STEMI: Adjunctive Therapies for Primary PCI

STEMI: Adjunctive Therapies for Primary PCI

Vijay S. Ramanath MD, FACC

Craig A. Thompson MD

Julie M. Miller MD, FSCAI, FACC

In this chapter, we will discuss the following adjunctive therapies used in primary percutaneous coronary intervention (PCI) in the setting of ST-segment elevation myocardial infarction (STEMI): (a) thrombus removal devices, (b) anticoagulation, and (c) antiplatelet (parenteral and oral) agents.


Several clinical trials and a meta-analysis support the use of manual aspiration thrombectomy during primary PCI to improve clinical outcomes (i.e., MACE). No consistent clinical benefit or reduction in MACE has been demonstrated for routine rheolytic thrombectomy in primary PCI. Several meta-analyses have also suggested a trend to increased stroke risk in patients undergoing thrombectomy.


This technique for STEMI patients went into widespread use, particularly after the results of the TAPAS study were published (1, 2). The TAPAS study was a single-center, randomized trial of 1,071 patients with STEMI undergoing primary PCI. Patients were randomized prior to angiography to routine manual thrombus-aspiration or conventional PCI with balloon angioplasty, followed by stenting. The study assessed angiographic and electrocardio-graphic signs of myocardial reperfusion. In patients randomized to thrombus aspiration, 55.1% underwent thrombus aspiration, followed by direct stenting; 28.6% underwent thrombus aspiration, followed by balloon angioplasty, followed by stenting; and 10.1% crossed over to standard PCI. BMS were used in 92% of procedures, and all patients were treated with aspiration, 600-mg clopidogrel, and abciximab. Approximately 57% of patients had TIMI 0-1 flow, and visible thrombus was present in ˜47% of cases. The primary endpoint, myocardial blush grade of 0 or 1, occurred in 17.1% of the patients in the thrombus-aspiration group and in 26.3% of those in the conventional PCI group (p < 0.001). (Fig. 19-1) Complete resolution of ST-segment elevation occurred in 56.6% and 44.2% of patients, respectively (p < 0.001). (Fig. 19-2) At 30 days, the rate of death in patients with a myocardial blush grade of 0 or 1, 2, and 3 was 5.2%, 2.9%, and 1.0%, respectively (p = 0.003), and the rate of adverse events was 14.1%, 8.8%, and 4.2%, respectively (p < 0.001). MACE at 30 days was not significantly different, but with important trends as follows: death (2.1% vs. 4.0%, HR: 0.52; 95% CI: 0.26-1.07; p = 0.07), reinfarction (0.8% vs. 1.9%;
HR: 0.40; 95% CI: 0.13-1.27; p = 0.11); and MACE (6.8% vs. 9.4%; HR: 0.72; 95% CI: 0.48-1.08; p = 0.12) (1).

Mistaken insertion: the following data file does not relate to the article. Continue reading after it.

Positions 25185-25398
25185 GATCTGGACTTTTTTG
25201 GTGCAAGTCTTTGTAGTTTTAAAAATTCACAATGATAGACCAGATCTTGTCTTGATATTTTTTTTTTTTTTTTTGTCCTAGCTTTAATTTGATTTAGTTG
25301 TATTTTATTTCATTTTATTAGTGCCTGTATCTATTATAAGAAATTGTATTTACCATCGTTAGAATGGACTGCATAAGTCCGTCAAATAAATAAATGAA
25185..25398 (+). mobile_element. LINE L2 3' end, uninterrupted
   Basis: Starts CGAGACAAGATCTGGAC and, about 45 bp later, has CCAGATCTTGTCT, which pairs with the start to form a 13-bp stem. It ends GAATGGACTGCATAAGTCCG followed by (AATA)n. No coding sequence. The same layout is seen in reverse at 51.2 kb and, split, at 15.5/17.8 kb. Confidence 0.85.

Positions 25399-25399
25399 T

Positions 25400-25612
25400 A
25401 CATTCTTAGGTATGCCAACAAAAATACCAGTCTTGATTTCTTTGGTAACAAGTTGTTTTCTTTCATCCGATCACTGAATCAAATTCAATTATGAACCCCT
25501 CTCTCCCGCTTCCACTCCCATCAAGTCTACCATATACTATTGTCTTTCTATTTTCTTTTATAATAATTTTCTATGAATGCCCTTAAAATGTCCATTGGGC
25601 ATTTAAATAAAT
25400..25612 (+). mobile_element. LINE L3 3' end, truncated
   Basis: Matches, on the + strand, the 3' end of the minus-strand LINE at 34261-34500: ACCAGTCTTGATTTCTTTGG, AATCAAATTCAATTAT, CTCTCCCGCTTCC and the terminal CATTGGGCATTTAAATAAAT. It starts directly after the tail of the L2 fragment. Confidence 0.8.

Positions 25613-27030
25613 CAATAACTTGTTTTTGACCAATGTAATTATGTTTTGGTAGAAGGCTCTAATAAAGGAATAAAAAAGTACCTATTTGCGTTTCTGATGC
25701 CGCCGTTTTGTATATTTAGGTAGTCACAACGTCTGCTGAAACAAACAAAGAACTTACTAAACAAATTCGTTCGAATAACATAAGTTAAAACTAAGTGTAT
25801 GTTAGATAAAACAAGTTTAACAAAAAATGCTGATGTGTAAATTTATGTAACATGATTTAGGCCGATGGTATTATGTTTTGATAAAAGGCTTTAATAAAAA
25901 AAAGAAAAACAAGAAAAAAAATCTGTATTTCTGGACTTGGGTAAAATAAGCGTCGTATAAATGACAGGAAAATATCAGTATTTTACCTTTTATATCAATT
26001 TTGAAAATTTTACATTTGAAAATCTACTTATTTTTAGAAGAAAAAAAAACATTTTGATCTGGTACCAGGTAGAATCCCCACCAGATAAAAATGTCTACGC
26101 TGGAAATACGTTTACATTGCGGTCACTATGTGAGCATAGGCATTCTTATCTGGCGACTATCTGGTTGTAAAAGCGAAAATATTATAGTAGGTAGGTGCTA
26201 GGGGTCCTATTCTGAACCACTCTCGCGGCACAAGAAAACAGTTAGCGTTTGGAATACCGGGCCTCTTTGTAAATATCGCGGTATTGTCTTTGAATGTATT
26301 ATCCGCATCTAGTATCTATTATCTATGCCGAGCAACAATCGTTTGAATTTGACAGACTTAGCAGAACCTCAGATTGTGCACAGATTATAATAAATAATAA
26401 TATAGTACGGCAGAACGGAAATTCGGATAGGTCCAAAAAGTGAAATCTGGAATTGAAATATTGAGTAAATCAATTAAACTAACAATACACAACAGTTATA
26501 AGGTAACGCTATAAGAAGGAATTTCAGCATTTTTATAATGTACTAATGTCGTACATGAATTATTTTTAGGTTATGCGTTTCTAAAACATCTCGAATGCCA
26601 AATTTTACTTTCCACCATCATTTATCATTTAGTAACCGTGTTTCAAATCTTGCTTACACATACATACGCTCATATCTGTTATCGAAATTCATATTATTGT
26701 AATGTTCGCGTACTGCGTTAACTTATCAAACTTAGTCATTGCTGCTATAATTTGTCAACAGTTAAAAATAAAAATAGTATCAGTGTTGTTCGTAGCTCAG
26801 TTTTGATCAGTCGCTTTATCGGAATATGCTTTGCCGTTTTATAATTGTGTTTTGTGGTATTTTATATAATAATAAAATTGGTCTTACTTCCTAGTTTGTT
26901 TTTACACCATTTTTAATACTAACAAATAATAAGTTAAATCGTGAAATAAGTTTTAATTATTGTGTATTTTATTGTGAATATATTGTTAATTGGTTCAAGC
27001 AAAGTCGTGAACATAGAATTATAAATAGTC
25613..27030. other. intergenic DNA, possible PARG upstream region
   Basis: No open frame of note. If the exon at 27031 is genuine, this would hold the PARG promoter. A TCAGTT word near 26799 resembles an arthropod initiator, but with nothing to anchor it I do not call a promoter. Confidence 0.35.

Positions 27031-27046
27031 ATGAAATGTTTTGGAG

FIGURE 19-1 Myocardial reperfusion data on angiography and electrocardiography, according to treatment group.The percentages of patients are shown according to myocardial blush grade on the angiogram (Panel A) and the degree of resolution of ST-segment elevation (Panel B) and persistent ST-segment deviation (Panel C) on the electrocardiogram. PCI denotes percutaneous coronary intervention. Thrombectomy significantly improved markers of myocardial reperfusion (blush and ECG changes), with a strong 30-day trend toward a reduction in mortality. Note that 1-year mortality was significantly reduced (from 7.6% to 4.7%, p = 0.042). (From: Svilaas T, et al. N Engl J Med. 2008;358(6):557-567, with permission.)

FIGURE 19-2 Rates of death and major adverse cardiac events, according to myocardial blush grade and ST-segment variables. Rates are shown for the 968 patients. p = 0.003 for the association between myocardial blush grade and death. p < 0.001 for all other associations: between myocardial blush grade and major adverse cardiac events, between ST-segment resolution and death, between ST-segment resolution and major adverse cardiac events, between persistent ST-segment deviation and death, and between persistent ST-segment deviation and major adverse cardiac events. These data support the use of surrogate markers of reperfusion. (From: Svilaas T, et al. N Engl J Med. 2008;358(6):557-567, with permission.)

The key take-home points from TAPAS were the observed improved 1-year mortality rate (4.7% vs. 7.6%) and the improved rates of 1-year cardiac mortality or recurrent nonfatal myocardial infarction (MI), among recipients of aspiration thrombectomy (2). Overall, the weight of evidence lends credence that aspiration thrombectomy protects the coronary microcirculation during primary PCI, which further explains its association with improved clinical endpoints. Still, however, because there are no data comparing selective aspiration use versus routine aspiration use (TAPAS compared routine aspiration use with no aspiration use), the 2009 update of the ACC/AHA guidelines give aspiration thrombectomy a Class IIa recommendation among STEMI patients.